C.D. Cal. excludes do-over damages opinions for failure to apportion and allows second do-over if case proceeds to damages phase
The Central District of California, in Enovsys LLC v. AT&T Mobility LLC, et al., Case No. 11-5210 SS (Judge Suzanne H. Segal) (August 10, 2015), granted Defendant AT&T’s motion to exclude the supplemental opinions of Plaintiff Enovsys’ damages expert. The Court also bifurcated the trial into liability and damages phases, and allowed for a second supplemental damages opinion in the event the case proceeded to the damages phase.
In June 2015, the Court granted AT&T’s Motion in Limine to Exclude Enovsys’ damages expert, Russell Parr because Mr. Parr’s “did not sufficiently tie damages to the ‘limited features’ of the patented invention.” (slip op. at 3). The Court allowed Enovsys a do-over. AT&T took the position that the do-over report suffered from the same defect as the original report – the damages calculations were not tied to the value of the patented invention.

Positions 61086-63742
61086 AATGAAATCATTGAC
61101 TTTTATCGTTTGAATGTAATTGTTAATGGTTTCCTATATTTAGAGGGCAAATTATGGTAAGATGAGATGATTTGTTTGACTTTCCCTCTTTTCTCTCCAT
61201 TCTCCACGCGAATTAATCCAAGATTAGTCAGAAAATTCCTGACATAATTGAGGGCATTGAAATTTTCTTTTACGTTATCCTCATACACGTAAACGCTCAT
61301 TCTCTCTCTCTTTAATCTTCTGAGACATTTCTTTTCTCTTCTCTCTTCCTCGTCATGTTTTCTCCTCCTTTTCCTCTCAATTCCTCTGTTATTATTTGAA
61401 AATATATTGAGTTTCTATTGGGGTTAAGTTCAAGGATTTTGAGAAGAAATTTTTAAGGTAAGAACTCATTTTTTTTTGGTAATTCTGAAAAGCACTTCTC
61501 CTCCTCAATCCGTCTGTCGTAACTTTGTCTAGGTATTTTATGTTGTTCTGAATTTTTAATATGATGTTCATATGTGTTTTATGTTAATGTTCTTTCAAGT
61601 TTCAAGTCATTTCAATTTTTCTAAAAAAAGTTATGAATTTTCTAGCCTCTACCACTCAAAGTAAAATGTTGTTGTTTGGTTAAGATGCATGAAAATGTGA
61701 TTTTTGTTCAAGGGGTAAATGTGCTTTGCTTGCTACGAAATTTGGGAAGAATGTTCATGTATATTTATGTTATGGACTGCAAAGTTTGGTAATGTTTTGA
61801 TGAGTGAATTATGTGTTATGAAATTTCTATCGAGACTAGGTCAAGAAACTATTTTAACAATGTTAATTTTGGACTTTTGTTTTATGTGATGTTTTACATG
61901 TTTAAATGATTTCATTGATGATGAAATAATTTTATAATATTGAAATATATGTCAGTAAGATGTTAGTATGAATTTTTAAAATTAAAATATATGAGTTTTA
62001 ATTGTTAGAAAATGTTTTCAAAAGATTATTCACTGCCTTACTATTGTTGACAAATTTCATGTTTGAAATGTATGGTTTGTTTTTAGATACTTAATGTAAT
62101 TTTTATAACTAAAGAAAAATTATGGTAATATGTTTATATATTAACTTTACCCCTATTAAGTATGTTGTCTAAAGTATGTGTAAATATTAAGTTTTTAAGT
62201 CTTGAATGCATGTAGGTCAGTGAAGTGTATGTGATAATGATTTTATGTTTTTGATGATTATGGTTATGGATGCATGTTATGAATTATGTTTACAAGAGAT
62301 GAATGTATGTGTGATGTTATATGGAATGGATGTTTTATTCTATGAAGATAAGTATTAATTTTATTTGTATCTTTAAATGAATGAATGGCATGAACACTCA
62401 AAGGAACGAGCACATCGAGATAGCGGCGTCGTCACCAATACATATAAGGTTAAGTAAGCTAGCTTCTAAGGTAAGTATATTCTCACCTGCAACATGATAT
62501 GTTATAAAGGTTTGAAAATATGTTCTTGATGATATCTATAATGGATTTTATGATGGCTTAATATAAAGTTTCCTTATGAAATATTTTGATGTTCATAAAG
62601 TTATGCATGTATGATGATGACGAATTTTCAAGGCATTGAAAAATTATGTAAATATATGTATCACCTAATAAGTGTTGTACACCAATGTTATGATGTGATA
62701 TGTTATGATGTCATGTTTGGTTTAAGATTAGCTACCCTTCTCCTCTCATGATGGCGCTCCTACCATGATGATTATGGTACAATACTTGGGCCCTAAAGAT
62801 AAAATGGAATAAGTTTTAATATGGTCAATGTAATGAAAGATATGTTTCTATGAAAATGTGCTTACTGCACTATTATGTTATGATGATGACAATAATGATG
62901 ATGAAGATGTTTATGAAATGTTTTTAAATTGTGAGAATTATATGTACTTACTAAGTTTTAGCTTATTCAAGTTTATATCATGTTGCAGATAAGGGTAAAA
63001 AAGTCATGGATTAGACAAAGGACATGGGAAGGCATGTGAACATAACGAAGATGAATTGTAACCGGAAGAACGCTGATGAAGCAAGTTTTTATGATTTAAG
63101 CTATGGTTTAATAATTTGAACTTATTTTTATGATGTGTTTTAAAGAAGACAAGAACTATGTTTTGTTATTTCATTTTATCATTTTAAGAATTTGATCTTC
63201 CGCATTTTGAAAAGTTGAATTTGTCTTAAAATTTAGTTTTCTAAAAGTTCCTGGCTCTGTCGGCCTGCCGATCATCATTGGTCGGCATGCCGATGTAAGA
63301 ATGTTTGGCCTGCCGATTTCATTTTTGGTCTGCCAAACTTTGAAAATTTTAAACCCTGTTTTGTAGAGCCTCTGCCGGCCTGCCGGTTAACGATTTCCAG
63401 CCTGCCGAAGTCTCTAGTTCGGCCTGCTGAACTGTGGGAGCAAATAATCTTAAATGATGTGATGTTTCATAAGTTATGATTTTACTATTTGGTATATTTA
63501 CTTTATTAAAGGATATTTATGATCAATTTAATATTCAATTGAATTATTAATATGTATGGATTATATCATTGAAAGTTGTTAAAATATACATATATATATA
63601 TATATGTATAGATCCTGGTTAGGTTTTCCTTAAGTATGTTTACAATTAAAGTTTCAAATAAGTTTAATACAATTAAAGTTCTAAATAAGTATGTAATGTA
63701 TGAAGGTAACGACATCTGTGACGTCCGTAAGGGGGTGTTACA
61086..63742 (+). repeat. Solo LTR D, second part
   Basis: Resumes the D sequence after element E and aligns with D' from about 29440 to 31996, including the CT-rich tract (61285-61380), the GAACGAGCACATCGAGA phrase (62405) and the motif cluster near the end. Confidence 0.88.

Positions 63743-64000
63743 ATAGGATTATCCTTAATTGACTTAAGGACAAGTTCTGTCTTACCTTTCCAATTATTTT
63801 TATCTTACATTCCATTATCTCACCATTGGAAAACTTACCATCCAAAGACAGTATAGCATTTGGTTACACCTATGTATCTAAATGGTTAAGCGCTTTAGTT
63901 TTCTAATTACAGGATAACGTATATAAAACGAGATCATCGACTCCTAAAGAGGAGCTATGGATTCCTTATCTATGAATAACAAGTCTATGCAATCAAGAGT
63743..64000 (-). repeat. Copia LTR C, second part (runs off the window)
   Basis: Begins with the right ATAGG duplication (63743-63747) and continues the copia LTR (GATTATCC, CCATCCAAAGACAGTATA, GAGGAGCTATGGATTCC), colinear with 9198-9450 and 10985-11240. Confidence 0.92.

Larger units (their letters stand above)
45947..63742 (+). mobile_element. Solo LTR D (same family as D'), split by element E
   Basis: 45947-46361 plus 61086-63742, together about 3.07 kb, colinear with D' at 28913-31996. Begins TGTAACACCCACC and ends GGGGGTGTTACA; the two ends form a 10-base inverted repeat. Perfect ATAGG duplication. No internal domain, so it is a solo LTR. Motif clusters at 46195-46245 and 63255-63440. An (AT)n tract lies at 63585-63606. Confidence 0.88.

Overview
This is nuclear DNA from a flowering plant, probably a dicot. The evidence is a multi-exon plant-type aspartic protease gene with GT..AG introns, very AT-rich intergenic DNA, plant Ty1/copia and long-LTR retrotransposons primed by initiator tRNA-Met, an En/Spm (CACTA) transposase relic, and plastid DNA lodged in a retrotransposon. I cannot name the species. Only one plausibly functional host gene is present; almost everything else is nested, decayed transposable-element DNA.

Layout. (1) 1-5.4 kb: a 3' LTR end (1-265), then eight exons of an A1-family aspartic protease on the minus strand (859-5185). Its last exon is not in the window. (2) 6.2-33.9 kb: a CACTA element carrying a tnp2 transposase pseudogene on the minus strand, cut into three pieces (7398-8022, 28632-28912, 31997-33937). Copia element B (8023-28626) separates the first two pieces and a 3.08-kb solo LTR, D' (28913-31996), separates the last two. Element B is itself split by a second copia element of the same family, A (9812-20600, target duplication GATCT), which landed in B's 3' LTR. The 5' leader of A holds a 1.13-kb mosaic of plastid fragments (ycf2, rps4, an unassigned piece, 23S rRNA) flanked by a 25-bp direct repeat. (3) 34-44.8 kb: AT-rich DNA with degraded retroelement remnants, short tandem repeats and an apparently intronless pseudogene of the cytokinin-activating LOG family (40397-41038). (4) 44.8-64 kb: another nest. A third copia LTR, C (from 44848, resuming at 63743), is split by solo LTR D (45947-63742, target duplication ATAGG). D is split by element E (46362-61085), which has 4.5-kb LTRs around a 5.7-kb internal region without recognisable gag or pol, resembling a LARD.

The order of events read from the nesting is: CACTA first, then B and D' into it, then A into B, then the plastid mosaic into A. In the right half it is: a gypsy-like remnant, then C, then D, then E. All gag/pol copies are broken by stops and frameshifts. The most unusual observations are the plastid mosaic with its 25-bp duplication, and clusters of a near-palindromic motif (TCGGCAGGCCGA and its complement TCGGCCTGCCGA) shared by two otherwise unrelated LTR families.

On June 6, 2011 Judge Julian Abele Cook Jr. of the Eastern District of Michigan issued an opinion denying plaintiff’s request to “bifurcate discovery related to liability from discovery related to damages.” Delphi Auto. Sys., LLC v. Vehicle Occupant Sensing Sys., 2011 U.S. Dist. LEXIS 59950, *2 (E.D. Mich., June 6, 2011). Ultimately, the Court denied plaintiff’s request for bifurcation referencing (1) the lack of need and (2) the failure to “establish a likelihood that [plaintiff would] prevail on the liability issue.” Id. at *6.
Plaintiff provided two arguments in support of its request. First, “that they [would] be prejudiced […] because damages would require their disclosure of confidential records[.]” Id. And, second, “that bifurcation would lead to a more expedient or efficient litigation[.]” Id. at *7.
In response to the first argument, the Court held that confidential records can be protected by “obtain[ing] protective orders.” Id. And, responding to plaintiff’s second argument, the Court stated that expedient litigation was not a clear benefit of bifurcation when considering the possibility of “extended motion practice which would require the Court to identify the category into which the requested discovery [fell].” Id.